Figure 6 is a block diagram of an exemplary hardware architecture for implementing the user interfaces and processes described in connection with Figures 1-5.
Like numbers refer to like elements throughout the several views.

The computing device may implement a security wall to prevent unwanted users from accessing the functionality provided by the computing device. Instead of applying a security wall to all functions of the computing device, the computing device may apply the security wall only to functions that are designated as private while allowing user access to the publicly designated functions. Thus, security inputs typically required to circumvent the security wall are not required to access the disclosure functionality in the computing device. The determination of whether a particular function in the computing device is public or non-public may be based on various factors including the context of the assignment or computing device received from the user. Other inputs that are different from the security input may also be required for access to the disclosure function.

FIG. 1 is a block diagram of an exemplary mobile device 100. FIG. The mobile device 100 may be, for example, a handheld computer, a personal digital assistant (PDA), a cellular phone, a network appliance, a camera, a smart phone, an enhanced general packet radio service (EGPRS) , A navigation device, an email device, a game console, or other electronic device, or any combination of any of these data processing devices or other data processing devices. While the following description relates generally to mobile device 100, any computing device, including a personal computer, laptop, or tablet, may be used in accordance with the features described in this disclosure.

Mobile device overview

In some implementations, the mobile device 100 includes a touch-sensitive display 102. The touch-sensitive display 102 may implement a liquid crystal display (LCD) technology, a light emitting polymer display (LPD) technology, or some other display technology. The touch-sensitive display 102 may be sensitive to haptic and / or haptic contact with the user.

In some implementations, the touch-sensitive display 102 may include a multi-touch-sensitive display 102. The multi-touch-sensitive display 102 may process a plurality of simultaneous touch points, including, for example, processing data relating to the pressure, degree and / or position of each touch point. Such processing enables gestures and interaction with multiple fingers, chording, and other interactions. Other touch-sensitive display technologies, such as, for example, a display in which a contact is made using a stylus or other pointing device, may be used. One example of a multi-touch-sensitive display technology is disclosed in U.S. Patent No. 6,323,846; 6,570,557; 6,677,932; And U.S. Patent Publication 2002/0015024 A1, each of which is incorporated herein by reference in its entirety.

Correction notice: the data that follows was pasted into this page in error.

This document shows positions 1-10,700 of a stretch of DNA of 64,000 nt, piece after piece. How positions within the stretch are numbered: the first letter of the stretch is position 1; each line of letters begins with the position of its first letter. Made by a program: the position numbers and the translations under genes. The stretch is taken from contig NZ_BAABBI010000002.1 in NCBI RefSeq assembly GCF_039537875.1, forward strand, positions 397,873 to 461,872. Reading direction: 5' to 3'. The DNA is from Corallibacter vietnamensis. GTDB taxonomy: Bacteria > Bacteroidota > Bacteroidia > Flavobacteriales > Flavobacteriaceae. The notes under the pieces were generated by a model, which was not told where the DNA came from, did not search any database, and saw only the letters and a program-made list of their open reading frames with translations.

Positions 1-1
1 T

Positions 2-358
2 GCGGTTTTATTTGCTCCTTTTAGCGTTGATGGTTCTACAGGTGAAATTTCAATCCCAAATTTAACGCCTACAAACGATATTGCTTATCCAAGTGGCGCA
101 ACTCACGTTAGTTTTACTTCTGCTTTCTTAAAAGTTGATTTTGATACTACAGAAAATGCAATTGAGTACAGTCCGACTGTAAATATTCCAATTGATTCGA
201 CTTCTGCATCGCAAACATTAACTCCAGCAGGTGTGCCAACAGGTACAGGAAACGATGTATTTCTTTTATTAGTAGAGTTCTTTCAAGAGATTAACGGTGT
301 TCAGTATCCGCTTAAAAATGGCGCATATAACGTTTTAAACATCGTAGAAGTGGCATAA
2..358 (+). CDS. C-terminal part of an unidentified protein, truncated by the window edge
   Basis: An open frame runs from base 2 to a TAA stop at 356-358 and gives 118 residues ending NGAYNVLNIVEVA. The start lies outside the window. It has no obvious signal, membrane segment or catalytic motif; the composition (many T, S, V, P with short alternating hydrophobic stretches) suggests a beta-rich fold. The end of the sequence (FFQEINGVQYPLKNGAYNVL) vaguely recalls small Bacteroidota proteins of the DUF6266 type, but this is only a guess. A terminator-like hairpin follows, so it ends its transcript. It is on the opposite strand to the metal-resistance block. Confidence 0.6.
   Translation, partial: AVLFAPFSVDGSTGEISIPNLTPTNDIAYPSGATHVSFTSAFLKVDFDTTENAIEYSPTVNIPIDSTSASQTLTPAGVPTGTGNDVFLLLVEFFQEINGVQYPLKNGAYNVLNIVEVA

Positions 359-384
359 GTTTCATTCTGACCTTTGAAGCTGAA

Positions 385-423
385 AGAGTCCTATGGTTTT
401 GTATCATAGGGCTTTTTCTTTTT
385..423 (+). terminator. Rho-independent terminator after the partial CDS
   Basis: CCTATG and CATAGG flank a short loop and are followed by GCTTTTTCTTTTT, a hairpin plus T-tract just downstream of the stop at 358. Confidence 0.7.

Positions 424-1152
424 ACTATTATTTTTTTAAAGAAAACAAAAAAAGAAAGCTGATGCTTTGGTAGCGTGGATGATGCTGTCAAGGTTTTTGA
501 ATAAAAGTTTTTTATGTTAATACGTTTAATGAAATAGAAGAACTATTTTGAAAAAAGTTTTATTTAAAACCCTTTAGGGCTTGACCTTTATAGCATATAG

In some implementations, the mobile device 100 may display one or more graphical user interfaces on the touch-sensitive display 102 for providing user access to various system objects and for communicating information to the user. In some implementations, the graphical user interface may include one or more display objects 104,106. Each of these display objects 104, 106 may be a graphical representation of a system object. Some examples of system objects include device functions, applications, windows, files, alerts, events, or other identifiable system objects.

Example mobile device features

In some implementations, the mobile device 100 includes a telephone device such as that indicated by the telephone object 110; An email device as indicated by email object 112; A network data communication device as indicated by web object 114; A Wi-Fi base station apparatus (not shown); And a media processing device such as represented by a media player object 116. The media player < RTI ID = 0.0 > 116 < / RTI > In some implementations, specific device objects 104, e.g., phone object 110, email object 112, web object 114, and media player object 116 are displayed in menu bar 118 . In some implementations, each of the device functions may be accessed from a top-level graphical user interface, such as the graphical user interface illustrated in FIG. The objects 110, 112, 114, and 116 represent visual indicators of applications in the mobile device 100. When one of the objects 110, 112, 114, and 116 is touched, for example, a corresponding function can be called.

In some implementations, the mobile device 100 may implement network distribution functionality. For example, the functionality may enable a user to take his mobile device 100 with its associated network while traveling. In particular, the mobile device 100 may extend Internet access to other wireless devices nearby (e.g., via Wi-Fi). For example, the mobile device 100 may comprise a base station for one or more devices. Accordingly, the mobile device 100 may grant or deny network access to other wireless devices.

In some implementations, as soon as a particular device function is invoked, the graphical user interface of the mobile device 100 may be altered to facilitate user access to certain functions associated with the corresponding device functionality, Or user interface elements. For example, in response to the user touching the phone object 110, the graphical user interface of the touch-sensitive display 102 may display display objects related to various call functions; Similarly, when touching the email object 112, the graphical user interface can display display objects related to various email functions; Touching the web object 114 allows the graphical user interface to display display objects related to various web surfing functions; When the media player object 116 is touched, a graphical user interface may display display objects related to various media processing functions.